The media industry may be going through some rough times, with the landscape changing day to day, but at least one aspect is business as usual: big paydays for the people at the top. The NYT explains.
As Hollywood shrinks its films and television shows for the small screens of cellphones, its assumptions about mobile viewing are being upended by surprisingly patient consumers. The NYT reports.
Discovery Communications reported 42 percent higher quarterly profit of 39 cents per share, a nickel higher than analyst expectations. The company reported 8 percent higher revenue of $879 million, and raised its full-year outlook.
The war of words between Adobe and Apple took on new urgency with what appears to be a dire turn for the Flash maker, thanks to an open letter posted by Steve Jobs himself earlier this morning.
Coinstar, which runs coin counting machines and owns the DVD rental kiosk company, Redbox, is flying high the morning after its earnings report.
Time Warner Cable's stock added over seven and a half percent Thursday on higher subscriber numbers for all three of its services: home Internet, home phone, and digital cable. The company earned 60 cents a share, up from 48 cents in the year-earlier period.
This morning the studio pre-released preliminary full year results nearly five weeks ahead of schedule — results that could influence shareholders considering Icahn's takeover plan.
Strong performance at Viacom's cable networks and a 13 percent drop in operating costs helped the media giant beat Wall Street expectations.
A California cattle salesman accused of stealing $1.5 million from customers, including "24" actor Kiefer Sutherland, has pleaded guilty to theft and forgery charges.
Barry Diller's IAC/Interactive Corp and AOL both reported earnings before the bell. IAC's results exceeded expectations — it grew revenue 16 percent on 20 percent higher search ad revenue.
Better subscriber numbers, higher revenue per subscriber, and higher advertising helped Comcast beat Wall Street expectations.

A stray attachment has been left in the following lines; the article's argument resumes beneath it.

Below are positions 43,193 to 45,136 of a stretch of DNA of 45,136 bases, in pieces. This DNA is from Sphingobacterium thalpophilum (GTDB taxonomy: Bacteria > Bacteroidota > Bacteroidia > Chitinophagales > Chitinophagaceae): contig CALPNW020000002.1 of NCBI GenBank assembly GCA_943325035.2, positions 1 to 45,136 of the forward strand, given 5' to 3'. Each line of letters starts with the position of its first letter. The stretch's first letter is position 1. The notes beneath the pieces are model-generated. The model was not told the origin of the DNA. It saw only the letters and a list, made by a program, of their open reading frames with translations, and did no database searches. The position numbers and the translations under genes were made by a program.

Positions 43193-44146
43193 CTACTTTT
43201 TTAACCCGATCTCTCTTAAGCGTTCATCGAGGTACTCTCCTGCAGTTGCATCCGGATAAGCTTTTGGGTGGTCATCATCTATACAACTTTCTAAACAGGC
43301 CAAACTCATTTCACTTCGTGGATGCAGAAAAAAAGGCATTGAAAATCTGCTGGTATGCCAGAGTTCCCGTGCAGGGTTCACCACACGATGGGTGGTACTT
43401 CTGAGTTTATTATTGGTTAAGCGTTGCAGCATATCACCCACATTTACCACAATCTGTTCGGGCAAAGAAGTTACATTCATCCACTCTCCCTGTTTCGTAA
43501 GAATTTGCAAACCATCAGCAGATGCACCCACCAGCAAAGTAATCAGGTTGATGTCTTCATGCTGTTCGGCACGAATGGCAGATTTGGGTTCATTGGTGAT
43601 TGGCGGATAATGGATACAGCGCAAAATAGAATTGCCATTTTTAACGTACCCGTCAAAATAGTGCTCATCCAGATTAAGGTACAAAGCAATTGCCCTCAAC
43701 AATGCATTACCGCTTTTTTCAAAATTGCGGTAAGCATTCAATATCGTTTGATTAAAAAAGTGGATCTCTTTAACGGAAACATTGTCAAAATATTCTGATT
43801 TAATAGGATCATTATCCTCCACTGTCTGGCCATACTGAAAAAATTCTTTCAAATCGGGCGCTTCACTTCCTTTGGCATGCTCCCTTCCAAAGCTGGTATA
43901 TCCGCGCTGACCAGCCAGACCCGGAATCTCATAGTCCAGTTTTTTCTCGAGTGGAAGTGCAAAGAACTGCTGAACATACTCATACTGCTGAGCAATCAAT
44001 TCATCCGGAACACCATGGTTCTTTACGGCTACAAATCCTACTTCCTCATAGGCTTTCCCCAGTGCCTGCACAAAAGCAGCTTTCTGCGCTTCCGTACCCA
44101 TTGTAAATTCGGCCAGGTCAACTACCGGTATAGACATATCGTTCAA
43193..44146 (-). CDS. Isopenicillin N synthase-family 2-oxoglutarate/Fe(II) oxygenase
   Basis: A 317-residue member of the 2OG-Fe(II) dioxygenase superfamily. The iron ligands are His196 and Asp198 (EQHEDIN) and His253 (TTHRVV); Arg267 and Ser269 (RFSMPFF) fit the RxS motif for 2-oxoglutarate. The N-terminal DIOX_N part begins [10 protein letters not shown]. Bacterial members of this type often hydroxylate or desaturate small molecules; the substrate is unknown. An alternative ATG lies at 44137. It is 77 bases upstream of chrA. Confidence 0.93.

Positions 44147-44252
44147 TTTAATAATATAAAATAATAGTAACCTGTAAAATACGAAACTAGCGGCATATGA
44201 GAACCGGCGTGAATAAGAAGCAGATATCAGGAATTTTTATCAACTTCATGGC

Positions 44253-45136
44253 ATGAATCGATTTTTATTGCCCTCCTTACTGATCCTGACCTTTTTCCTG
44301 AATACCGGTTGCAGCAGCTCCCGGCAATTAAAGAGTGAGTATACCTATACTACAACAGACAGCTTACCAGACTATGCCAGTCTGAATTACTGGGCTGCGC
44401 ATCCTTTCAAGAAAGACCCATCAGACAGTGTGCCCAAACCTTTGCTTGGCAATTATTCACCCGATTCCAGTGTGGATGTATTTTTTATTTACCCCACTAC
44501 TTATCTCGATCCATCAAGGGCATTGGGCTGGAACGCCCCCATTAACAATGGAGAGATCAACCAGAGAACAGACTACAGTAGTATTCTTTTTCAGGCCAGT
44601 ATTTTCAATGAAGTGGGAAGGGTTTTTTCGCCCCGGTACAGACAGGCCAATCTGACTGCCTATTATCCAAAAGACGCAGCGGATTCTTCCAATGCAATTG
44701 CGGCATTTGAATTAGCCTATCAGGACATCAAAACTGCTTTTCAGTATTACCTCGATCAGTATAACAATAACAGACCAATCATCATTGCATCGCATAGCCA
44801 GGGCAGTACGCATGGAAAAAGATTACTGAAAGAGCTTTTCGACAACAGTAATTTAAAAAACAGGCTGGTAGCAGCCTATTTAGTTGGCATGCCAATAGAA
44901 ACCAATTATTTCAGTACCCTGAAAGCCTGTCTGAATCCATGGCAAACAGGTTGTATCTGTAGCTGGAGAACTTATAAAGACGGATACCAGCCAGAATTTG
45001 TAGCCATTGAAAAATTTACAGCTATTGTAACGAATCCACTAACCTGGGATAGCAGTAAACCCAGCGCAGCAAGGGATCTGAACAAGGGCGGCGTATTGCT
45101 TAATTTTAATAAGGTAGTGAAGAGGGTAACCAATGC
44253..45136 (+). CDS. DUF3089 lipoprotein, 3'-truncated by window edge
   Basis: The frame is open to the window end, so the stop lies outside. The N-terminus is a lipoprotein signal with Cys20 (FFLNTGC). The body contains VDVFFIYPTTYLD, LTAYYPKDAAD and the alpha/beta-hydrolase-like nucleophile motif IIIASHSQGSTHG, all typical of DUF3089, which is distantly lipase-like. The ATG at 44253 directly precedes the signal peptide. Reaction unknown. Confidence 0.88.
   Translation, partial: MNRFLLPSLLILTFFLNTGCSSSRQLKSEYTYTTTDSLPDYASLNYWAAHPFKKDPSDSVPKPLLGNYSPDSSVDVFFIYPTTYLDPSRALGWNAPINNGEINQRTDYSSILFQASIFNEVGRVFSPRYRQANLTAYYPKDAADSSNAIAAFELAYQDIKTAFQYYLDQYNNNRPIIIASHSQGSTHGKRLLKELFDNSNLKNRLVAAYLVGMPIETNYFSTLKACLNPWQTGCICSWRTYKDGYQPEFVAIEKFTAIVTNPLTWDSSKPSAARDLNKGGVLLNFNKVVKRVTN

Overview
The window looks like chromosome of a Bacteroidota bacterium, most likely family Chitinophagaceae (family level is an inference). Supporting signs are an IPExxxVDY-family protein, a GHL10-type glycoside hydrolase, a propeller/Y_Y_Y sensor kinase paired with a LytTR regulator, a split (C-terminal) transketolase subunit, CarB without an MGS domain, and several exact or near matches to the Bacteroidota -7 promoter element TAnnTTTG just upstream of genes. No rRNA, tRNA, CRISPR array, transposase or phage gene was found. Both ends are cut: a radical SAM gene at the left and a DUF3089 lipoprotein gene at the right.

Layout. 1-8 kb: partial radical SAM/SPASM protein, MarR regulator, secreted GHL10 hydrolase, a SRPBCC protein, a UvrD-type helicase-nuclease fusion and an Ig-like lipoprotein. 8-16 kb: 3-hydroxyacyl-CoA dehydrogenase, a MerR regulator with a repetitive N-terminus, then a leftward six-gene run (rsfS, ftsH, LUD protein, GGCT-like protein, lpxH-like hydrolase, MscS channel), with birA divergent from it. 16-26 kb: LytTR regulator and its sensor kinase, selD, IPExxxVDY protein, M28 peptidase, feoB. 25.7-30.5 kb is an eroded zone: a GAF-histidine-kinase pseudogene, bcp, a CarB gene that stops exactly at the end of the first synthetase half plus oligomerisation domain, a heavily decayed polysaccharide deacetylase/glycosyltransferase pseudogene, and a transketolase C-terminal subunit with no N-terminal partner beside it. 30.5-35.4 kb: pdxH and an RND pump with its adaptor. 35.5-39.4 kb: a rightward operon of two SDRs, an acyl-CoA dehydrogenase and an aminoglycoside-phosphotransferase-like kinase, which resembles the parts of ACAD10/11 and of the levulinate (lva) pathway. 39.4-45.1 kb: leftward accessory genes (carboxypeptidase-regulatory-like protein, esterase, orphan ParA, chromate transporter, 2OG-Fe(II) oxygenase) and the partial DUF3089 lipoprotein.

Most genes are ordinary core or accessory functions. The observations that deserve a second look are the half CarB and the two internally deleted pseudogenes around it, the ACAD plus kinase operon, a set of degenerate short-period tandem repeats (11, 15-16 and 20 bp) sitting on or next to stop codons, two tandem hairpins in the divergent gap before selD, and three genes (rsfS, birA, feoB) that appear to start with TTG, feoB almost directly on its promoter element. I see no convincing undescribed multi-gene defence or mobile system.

Wednesday morning before the bell Comcast will be the first of the media giants to report its quarterly earnings.
It's a battle of the newspaper moguls. Rupert Murdoch's Wall Street Journal and Arthur Sulzberger's New York Times are fighting over Manhattan readers and pushing to build a foothold in local editions
Hugh Hefner is the White Knight who stepped in to save the land around the iconic Hollywood Sign.
James Cameron's 3-D epic "Avatar" also holds remarkable appeal in a 2-D format — breaking home entertainment records in its first four days on sale.
In small but significant numbers, filmmakers and casting executives are beginning to re-examine Hollywood’s attitude toward breast implants, Botox, collagen-injected lips and all manner of plastic surgery. The NYT reports.
Netflix's stock closed the week just under $100 after topping that landmark for the first time ever on Thursday. The stock has had a phenomenal run: it gained 16 percent Thursday alone, and for the year is up about 80 percent.
Big news ending an ongoing legal battle between movie studios and Redbox, the $1-per-day rental kiosk company. 20th Century Fox and Universal Studios have struck a distribution deal with Redbox, agreeing to wait 28 days before offering new DVD releases for rental from Redbox kiosks.
Last night the ninth annual Tribeca Film Festival kicked off, and this year the event is guaranteed to be bigger than ever. Until now the film fest has been limited to the folks who could make it to one of the screenings in lower Manhattan.
A provision banning futures trading of box office estimates was passed by the Senate Agriculture Committee Wednesday, as part of the Wall Street Transparency and Accountability Act Financial Reform Package.
Jake Paul, Social Media Star, weighs in on using social media to attract millennials.
Amazon Music Unlimited will be the only service streaming songs from Garth Brooks, reports Recode.
Netflix will move toward producing more original content, but content licensing won’t go away, one media executive said.
Senior executives from both companies have begun chats over business strategies, according to Bloomberg.
Nielsen data supplied on Thursday by Fox News, Variety and The Hollywood Reporter showed that about 38 million watched Wednesday night's debate on the four main U.S. networks, while more than 30 million tuned into cable TV channels. Wednesday's presidential election debate in Las Vegas was moderated for the first time by a journalist from Fox News, Chris...
Matt Ufford, SB Nation Editor-at-Large, discusses the ratings declines for sport broadcasts from the likes of the NFL.